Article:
Russell,

I know that many physicists identify the entropy with information. Recently I had a nice discussion on biotaconv and people pointed out that presumably Edwin T. Jaynes was the first to make such a connection (Information theory and statistical mechanics, 1957). Google Scholar shows that his paper has been cited more than 5000 times, that is impressive and it shows indeed that this is in a way mainstream.


I have studied Jaynes papers but I have been stacked with for example

“With such an interpretation the expression “irreversible process” represents a semantic confusion; it is not the physical process that is irreversible, but rather our ability to follow it. The second law of thermodynamics then becomes merely the statement that although our information as to the state of a system may be lost in a variety of ways, the only way in which it can be gained is by carrying out further measurements.”

“It is important to realize that the tendency of entropy to increase is not a consequence of the laws of physics as such, … . An entropy increase may occur unavoidably, due to our incomplete knowledge of the forces acting on a system, or it may be entirely voluntary act on our part.”

This is above of my understanding. As I have mentioned, I do not buy it, I still consider the entropy as it has been defined by for example Gibbs.

Basically I do not understand what the term information then brings. One can certainly state that information is the same as the entropy (we are free with definitions after all). Yet I miss the meaning of that. Let me put it this way, we have the thermodynamic entropy and then the informational entropy as defined by Shannon. The first used to designe a motor and the second to design a controller. Now let us suppose that these two entropies are the same. What this changes in a design of a motor and a controller? In my view nothing.

By the way, have you seen the answer to my question:

>> Also remember that at constant volume dS = (Cv/T) dT and dU =
>> CvdT. If the entropy is information then its derivative must be
>> related to information as well. Hence Cv must be related to
>> information. This however means that the energy also somehow
>> related to information.

If the entropy is the same as information, than through the derivatives all thermodynamic properties are related to information as well. I am not sure if this makes sense in respect for example to design a self-driving car.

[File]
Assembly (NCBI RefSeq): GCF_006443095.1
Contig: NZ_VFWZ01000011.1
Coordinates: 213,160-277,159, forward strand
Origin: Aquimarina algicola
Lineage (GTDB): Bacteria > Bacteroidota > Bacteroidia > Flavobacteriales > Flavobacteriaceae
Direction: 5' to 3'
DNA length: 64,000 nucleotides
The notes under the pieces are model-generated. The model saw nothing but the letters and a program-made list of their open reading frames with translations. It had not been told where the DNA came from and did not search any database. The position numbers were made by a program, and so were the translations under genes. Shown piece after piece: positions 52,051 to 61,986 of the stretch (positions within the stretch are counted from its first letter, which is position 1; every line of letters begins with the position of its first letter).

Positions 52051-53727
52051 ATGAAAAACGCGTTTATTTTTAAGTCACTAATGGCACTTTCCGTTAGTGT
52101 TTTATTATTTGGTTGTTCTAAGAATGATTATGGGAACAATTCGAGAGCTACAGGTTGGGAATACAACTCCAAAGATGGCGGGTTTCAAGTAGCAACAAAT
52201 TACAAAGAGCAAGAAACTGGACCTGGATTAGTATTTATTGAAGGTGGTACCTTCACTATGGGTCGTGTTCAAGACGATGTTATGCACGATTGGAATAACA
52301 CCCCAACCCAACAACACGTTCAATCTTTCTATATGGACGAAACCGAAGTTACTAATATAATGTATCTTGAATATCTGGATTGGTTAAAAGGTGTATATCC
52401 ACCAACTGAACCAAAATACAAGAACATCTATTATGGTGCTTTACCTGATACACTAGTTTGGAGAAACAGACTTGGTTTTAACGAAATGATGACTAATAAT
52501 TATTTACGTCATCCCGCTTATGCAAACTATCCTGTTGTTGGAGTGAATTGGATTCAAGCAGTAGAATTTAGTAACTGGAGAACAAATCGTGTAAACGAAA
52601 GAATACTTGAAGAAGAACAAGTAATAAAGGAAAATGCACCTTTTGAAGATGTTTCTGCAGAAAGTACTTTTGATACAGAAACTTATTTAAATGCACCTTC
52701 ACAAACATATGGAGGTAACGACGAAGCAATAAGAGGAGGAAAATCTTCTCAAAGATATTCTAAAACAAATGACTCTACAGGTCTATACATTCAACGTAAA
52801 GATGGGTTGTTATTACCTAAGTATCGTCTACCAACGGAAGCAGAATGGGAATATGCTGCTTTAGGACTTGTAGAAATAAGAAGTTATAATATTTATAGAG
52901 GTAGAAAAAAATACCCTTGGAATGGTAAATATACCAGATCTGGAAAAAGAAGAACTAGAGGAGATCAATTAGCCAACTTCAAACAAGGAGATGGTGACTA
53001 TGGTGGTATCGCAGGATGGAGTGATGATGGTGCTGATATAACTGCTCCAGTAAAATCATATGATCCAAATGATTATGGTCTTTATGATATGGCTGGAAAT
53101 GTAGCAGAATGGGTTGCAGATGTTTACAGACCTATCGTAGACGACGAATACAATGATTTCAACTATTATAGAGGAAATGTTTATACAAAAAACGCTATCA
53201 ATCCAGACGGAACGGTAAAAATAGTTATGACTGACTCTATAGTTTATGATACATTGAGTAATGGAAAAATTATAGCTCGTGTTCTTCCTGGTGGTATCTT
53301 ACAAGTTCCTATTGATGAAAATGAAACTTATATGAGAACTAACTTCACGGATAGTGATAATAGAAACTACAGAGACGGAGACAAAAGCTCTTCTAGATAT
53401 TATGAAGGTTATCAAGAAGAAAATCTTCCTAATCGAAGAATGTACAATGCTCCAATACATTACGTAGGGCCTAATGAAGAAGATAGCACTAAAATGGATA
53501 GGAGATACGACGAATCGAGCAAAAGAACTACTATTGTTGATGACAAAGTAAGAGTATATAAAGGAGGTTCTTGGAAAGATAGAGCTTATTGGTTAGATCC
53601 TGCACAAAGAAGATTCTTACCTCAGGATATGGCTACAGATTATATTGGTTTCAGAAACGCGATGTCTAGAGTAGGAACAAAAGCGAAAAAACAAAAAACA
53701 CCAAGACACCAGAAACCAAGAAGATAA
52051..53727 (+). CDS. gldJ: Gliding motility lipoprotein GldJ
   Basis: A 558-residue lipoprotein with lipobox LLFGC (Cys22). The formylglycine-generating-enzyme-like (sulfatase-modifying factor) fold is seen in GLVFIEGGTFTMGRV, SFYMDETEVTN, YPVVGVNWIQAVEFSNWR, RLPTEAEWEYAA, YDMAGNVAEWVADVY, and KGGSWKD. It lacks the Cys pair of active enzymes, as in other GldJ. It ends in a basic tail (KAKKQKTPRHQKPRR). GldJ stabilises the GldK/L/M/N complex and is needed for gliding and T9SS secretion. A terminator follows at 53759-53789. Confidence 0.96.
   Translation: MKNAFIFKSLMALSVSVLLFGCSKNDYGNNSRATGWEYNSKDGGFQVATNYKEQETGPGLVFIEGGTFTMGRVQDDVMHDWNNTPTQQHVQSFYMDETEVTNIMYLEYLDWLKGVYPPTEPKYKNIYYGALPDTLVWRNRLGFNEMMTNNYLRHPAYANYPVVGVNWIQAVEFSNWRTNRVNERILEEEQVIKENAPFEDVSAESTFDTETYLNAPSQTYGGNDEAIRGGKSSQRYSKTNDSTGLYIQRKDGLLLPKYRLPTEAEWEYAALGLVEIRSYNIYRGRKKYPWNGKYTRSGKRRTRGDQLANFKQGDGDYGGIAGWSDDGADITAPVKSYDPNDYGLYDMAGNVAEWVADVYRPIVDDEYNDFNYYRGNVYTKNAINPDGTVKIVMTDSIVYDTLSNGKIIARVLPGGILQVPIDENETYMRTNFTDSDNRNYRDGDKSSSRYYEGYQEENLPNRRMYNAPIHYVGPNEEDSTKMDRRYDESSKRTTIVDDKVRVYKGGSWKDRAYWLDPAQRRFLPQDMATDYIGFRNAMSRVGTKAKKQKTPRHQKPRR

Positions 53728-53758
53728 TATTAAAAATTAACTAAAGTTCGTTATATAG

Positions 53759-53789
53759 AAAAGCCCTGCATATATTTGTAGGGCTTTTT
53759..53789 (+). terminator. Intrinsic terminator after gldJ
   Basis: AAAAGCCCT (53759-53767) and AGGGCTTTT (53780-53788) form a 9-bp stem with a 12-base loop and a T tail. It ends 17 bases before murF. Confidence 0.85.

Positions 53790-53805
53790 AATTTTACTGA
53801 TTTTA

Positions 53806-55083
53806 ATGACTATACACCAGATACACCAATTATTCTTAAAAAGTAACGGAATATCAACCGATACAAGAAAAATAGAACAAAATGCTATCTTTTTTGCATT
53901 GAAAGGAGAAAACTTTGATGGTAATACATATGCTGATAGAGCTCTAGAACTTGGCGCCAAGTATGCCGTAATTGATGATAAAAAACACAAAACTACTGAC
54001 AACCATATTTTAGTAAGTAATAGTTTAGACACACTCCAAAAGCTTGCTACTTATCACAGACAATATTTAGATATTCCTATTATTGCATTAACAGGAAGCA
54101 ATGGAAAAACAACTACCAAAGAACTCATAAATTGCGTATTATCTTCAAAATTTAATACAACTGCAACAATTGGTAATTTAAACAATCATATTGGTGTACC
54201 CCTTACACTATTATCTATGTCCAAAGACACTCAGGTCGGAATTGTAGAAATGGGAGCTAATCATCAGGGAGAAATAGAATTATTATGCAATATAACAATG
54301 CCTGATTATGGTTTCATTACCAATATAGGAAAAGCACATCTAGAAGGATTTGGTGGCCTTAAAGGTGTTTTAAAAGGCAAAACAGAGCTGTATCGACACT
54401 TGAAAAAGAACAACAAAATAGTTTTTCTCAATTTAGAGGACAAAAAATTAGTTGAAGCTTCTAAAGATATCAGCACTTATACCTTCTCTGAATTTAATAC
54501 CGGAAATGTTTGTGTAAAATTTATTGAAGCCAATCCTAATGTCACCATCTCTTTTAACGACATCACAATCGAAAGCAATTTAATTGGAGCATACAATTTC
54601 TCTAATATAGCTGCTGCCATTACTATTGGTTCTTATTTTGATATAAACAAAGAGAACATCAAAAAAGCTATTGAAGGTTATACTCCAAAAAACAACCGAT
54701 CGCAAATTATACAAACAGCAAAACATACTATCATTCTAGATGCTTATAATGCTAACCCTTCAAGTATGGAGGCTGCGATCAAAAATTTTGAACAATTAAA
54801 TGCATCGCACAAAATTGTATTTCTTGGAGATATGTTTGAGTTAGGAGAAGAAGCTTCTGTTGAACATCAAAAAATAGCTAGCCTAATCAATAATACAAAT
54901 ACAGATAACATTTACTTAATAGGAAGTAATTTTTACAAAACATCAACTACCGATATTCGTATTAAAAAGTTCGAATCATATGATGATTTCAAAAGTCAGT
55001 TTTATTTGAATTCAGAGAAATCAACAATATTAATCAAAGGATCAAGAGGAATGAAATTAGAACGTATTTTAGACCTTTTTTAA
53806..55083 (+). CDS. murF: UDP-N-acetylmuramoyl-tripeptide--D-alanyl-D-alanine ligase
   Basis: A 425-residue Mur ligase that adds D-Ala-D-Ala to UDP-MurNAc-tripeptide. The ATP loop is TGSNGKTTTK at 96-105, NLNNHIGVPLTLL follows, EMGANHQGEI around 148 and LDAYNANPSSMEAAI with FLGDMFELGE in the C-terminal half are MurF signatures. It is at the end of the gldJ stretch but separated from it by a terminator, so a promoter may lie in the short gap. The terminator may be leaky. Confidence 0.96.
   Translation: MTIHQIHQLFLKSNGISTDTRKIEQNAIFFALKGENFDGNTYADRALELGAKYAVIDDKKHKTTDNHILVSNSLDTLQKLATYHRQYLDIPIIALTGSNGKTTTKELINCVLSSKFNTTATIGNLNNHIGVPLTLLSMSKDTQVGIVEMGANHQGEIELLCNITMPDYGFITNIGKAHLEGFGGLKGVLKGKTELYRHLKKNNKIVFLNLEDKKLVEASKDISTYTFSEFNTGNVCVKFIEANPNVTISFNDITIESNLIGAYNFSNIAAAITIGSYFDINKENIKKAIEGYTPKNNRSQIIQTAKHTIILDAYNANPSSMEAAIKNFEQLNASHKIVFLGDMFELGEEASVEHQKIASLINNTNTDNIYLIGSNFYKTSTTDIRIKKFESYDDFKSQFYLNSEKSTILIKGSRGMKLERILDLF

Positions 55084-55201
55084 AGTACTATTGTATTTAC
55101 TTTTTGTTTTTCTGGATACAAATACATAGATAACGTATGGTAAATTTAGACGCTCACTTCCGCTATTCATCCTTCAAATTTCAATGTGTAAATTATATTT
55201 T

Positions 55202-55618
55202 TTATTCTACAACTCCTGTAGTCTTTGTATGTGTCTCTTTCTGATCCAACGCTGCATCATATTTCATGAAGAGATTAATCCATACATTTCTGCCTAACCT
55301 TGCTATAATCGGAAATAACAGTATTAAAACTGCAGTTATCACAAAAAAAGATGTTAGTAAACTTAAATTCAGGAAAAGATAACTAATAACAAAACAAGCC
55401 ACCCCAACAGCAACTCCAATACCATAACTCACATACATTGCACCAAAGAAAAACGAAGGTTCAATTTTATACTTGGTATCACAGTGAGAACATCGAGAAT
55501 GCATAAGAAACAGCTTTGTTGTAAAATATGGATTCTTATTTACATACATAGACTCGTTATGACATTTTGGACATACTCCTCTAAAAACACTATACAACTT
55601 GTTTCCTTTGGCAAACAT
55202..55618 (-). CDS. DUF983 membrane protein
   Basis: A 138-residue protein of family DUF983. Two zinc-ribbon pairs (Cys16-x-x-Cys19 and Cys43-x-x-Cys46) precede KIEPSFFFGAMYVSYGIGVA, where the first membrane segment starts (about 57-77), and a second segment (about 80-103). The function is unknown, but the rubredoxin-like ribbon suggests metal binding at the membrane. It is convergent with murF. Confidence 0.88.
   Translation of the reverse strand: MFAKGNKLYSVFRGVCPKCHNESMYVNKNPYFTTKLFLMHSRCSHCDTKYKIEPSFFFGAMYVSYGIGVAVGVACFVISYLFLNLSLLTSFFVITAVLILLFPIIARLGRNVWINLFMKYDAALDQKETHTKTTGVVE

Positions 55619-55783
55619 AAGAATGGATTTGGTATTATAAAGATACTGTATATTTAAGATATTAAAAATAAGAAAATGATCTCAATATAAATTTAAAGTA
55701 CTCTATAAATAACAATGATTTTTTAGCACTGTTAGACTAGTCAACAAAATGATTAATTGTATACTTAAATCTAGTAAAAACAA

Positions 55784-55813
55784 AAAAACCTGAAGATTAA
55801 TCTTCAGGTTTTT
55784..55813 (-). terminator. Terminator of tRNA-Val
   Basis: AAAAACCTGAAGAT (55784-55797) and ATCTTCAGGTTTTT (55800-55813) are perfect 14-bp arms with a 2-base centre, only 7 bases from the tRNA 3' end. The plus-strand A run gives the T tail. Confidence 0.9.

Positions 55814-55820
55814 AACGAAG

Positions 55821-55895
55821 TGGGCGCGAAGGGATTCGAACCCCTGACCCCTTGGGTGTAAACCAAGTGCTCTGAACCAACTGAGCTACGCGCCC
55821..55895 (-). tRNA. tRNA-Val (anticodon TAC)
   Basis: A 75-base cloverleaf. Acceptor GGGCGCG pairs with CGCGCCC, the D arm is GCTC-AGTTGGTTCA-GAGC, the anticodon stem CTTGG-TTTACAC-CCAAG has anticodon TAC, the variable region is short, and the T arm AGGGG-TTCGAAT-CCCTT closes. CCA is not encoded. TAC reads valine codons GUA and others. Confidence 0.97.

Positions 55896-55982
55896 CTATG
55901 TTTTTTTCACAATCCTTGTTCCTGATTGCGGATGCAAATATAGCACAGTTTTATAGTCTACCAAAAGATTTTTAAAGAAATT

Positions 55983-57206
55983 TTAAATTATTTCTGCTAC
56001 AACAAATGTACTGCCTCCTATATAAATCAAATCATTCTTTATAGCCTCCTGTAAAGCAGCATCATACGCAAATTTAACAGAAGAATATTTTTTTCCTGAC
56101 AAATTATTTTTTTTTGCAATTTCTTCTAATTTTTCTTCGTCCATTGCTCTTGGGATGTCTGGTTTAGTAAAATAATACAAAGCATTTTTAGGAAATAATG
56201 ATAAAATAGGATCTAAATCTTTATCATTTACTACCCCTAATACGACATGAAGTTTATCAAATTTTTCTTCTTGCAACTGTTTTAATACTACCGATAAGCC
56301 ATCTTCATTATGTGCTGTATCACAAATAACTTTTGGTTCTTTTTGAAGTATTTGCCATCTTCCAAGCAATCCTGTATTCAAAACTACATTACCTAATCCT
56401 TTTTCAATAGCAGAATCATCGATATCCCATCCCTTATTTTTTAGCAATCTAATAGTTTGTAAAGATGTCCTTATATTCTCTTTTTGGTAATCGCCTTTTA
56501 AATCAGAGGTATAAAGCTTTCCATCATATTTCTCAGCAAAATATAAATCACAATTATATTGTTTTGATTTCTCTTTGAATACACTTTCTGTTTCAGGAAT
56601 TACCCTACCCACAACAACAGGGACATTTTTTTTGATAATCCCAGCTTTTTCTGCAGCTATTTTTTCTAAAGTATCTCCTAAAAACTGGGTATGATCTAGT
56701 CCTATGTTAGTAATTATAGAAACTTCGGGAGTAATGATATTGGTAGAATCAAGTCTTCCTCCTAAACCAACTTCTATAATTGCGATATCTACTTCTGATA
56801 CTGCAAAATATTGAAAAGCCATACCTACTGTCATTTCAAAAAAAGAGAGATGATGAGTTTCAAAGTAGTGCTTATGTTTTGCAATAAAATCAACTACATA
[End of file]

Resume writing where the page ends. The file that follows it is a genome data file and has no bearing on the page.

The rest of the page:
I am aware of works that estimated the thermodynamic limit (kT) to process information. I do not see however, how this proves the equivalence of information and entropy.

Evgenii

P.S. For a long time, people have identified the entropy with chaos. I have recently read a nice book to this end, Entropy and Art by Arnheim, 1971, it is really nice. One quote:

"The absurd consequences of neglecting structure but using the concept of order just the same are evident if one examines the present terminology of information theory. Here order is described as the carrier of information, because information is defined as the opposite of entropy, and entropy is a measure of disorder. To transmit information means to induce order. This sounds reasonable enough. Next, since entropy grows with the probability of a state of affairs, information does the opposite: it increases with its improbability. The less likely an event is to happen, the more information does its occurrence represent. This again seems reasonable. Now what sort of sequence of events will be least predictable and therefore carry a maximum of information? Obviously a totally disordered one, since when we are confronted with chaos we can never predict what will happen next. The conclusion is that total disorder provides a maximum of information; and since information is measured by order, a maximum of order is conveyed by a maximum of disorder. Obviously, this is a Babylonian muddle. Somebody or something has confounded our language."